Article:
Tech leaders are looking to Indiana lawmakers to make a change in tax law they say will encourage more cloud-based software firms to locate in the state—and they have the support of Gov. Eric Holcomb.
The governor has asked lawmakers to exempt what’s called software as a service—or SaaS—from Indiana’s 7 percent sales tax. The move would save money for nearly every company in the state and could bolster local firms that sell SaaS.
But that’s not the only tech-related legislation the General Assembly will consider this session. Proposals to require computer science education in high schools, create grants for broadband expansion, and authorize the testing and operation of autonomous vehicles are among bills introduced in the House and Senate.
The Indiana Chamber of Commerce is backing the effort to make computer science classes a high school graduation requirement for all Hoosier students
Caryl Auslander, the chamber’s vice president of education and workforce development, said the increasing number of tech jobs in the state makes science, technology, engineering and math even more important. But in particular, she said, all students should have exposure to computer science.
“Currently there is not a computer science requirement for graduation. We believe that needs to change,” Auslander said in a statement about the chamber agenda. “All students should have access to fully explore skills like this that are in demand.”
Holcomb has put the issue on his agenda as well, pushing to require that all schools offer computer science courses by 2021.
But not every Indiana community has access to the technology that allows students to take full advantage of such classes. That’s why Sen. Erin Houchin, R-Salem, has introduced Senate Bill 356, which authorizes the Indiana Office of Community and Rural Affairs to offer grants for projects that expand high-speed internet service in unserved areas of the state.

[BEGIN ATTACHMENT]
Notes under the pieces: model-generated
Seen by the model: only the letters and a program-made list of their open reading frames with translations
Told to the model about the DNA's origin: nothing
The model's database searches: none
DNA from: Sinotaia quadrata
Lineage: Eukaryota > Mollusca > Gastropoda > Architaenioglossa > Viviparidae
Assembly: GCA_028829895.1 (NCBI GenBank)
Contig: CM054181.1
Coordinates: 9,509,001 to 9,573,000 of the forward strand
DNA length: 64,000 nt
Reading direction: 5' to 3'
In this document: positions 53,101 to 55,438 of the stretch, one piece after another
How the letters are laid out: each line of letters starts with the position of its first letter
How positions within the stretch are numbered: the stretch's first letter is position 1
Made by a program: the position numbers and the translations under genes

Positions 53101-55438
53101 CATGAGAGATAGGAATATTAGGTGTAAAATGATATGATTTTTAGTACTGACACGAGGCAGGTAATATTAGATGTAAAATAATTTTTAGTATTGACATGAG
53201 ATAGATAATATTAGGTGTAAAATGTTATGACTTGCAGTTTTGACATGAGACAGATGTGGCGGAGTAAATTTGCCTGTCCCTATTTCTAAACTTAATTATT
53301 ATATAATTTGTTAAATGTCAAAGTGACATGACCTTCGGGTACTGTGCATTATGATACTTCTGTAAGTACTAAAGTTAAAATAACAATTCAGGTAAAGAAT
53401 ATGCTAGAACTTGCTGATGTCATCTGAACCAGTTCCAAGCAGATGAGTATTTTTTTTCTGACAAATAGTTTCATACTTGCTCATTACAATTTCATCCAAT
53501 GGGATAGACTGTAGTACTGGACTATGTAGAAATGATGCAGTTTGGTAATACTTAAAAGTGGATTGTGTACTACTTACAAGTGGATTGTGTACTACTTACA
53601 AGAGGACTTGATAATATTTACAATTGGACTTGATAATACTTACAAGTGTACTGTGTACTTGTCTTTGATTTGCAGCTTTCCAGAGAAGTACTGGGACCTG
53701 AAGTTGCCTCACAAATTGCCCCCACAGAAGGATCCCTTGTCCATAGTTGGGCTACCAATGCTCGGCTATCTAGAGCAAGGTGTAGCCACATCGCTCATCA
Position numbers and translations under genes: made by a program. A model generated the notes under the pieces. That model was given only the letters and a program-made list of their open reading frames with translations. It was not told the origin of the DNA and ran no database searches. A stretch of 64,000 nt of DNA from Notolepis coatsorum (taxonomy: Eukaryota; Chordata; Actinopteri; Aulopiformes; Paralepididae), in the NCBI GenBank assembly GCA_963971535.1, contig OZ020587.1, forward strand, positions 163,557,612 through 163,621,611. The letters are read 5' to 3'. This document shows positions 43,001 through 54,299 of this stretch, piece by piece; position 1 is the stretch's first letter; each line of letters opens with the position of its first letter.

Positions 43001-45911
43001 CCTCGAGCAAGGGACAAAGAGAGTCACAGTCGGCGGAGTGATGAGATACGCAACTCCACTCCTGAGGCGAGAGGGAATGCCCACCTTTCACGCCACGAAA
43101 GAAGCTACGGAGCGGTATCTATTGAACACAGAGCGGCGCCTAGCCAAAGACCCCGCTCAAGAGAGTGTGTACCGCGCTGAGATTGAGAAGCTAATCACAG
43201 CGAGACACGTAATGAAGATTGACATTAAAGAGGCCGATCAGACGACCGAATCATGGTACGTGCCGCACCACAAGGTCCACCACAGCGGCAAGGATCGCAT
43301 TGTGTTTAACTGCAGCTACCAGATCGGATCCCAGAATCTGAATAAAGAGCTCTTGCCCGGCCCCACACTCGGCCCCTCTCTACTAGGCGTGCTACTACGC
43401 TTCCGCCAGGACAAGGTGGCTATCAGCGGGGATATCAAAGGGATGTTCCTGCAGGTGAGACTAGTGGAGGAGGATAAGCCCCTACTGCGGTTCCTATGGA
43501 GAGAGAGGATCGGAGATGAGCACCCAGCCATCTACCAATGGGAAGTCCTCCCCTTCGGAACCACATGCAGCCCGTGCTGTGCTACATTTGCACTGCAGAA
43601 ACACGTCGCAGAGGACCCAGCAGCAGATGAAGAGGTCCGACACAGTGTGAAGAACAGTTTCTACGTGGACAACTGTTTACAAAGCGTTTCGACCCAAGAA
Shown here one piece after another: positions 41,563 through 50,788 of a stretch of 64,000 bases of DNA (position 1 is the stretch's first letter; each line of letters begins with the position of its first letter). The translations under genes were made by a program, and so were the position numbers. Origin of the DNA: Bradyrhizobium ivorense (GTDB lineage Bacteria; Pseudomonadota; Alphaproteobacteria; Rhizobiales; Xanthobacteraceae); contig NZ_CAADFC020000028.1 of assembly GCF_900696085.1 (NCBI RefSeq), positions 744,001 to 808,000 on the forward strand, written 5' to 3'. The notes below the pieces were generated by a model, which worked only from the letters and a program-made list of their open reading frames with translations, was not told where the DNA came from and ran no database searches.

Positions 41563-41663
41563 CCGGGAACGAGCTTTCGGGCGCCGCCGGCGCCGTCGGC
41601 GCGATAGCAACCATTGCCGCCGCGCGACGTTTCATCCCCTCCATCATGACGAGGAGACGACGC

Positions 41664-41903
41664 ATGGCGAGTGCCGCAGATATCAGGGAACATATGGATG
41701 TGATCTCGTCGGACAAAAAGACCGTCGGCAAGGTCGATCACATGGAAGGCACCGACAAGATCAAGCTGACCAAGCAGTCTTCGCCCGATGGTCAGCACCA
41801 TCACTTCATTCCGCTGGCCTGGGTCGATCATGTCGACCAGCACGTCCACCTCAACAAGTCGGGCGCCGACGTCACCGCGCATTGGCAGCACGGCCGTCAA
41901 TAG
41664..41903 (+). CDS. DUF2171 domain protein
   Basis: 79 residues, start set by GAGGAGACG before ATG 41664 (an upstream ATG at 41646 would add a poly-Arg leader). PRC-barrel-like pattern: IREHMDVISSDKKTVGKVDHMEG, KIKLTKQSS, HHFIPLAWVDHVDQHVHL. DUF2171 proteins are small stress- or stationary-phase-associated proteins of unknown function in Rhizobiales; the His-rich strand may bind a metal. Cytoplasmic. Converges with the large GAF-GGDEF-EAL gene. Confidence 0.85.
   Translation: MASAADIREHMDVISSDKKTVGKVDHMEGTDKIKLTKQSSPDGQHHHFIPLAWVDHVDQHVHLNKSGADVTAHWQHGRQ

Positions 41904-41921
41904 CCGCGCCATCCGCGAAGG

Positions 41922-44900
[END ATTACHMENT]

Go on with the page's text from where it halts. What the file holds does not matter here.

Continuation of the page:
The bill has been assigned to the Senate Utilities Committee.
“Access to high-speed internet is critical for Hoosier families, students and businesses, and this technology is often taken for granted where services are easily accessible,” Houchin said.
The program would make communities and school districts eligible for grants from the existing Rural Economic Development Fund, which provides money for programs that enhance and develop rural communities.
“It is important that we give our communities the resources necessary to be successful,” Houchin said.
Holcomb is also pushing to make sure Indiana is preparing for what he calls “the next generation—or really the next evolution—of transportation.” That means asking lawmakers to authorize the testing and operation of autonomous vehicles on Indiana roads.
Rep. Ed Soliday, R-Valparaiso, will author the bill, which would create a four- to five-member task force that would consider autonomous-vehicle testing requests. Anyone who wants to test fully autonomous vehicles on public roads would have to obtain the task force’s approval. The rule would not apply to activities at test facilities.
Soliday brought together representatives from a variety of organizations, including automobile manufacturers, state agencies, the insurance industry, vehicle manufacturers, and tech firms like Uber, Lyft and Google. The group has met several times since last summer.
“We’re still taking input from folks,” he told IBJ.
But even with all those priorities, ClearObject CEO John McDonald said the software tax issue is the most important for the tech community this year. (That’s in part because lawmakers won’t consider a budget this year, which takes an expansion of the venture capital tax credit off the table.)
“We could become the fourth state where we call out software as a service as not taxable,” said McDonald, whose company offers software as a service and helps companies connect products to the internet. “This would be a huge economic development advantage to our state. It would make us distinctly different.”
McDonald said he talked to Indiana Department of Revenue officials about the issue and used TurboTax as an example to explain the situation. Customers who buy TurboTax software at Best Buy or download the software from a website onto their computer pay the state’s sales tax, as they do on the purchase of other products.
But customers can also pay to use TurboTax online—without downloading the software to a computer. It’s that situation in which taxation isn’t clear. McDonald—and others—argue using TurboTax online is a service, just as if customers had gone to H&R Block and had someone prepare their tax filing in person. Customers aren’t charged a tax to use H&R Block but the online TurboTax situation is far less defined and the Holcomb administration said it needs state law to clarify it.
Many nearby states—including Illinois, Michigan and Kentucky—don’t charge sales tax on software as a service, but only because of the interpretation of existing tax code or silence in the law.
“Indiana cannot stick out like a sore thumb among its neighbors,” McDonald said. “Because unlike traditional businesses that are difficult to move … our businesses are in the cloud. So they can move fairly effortlessly to another state if there’s an unfavorable tax situation.”
Lawmakers are scheduled to meet through mid-March.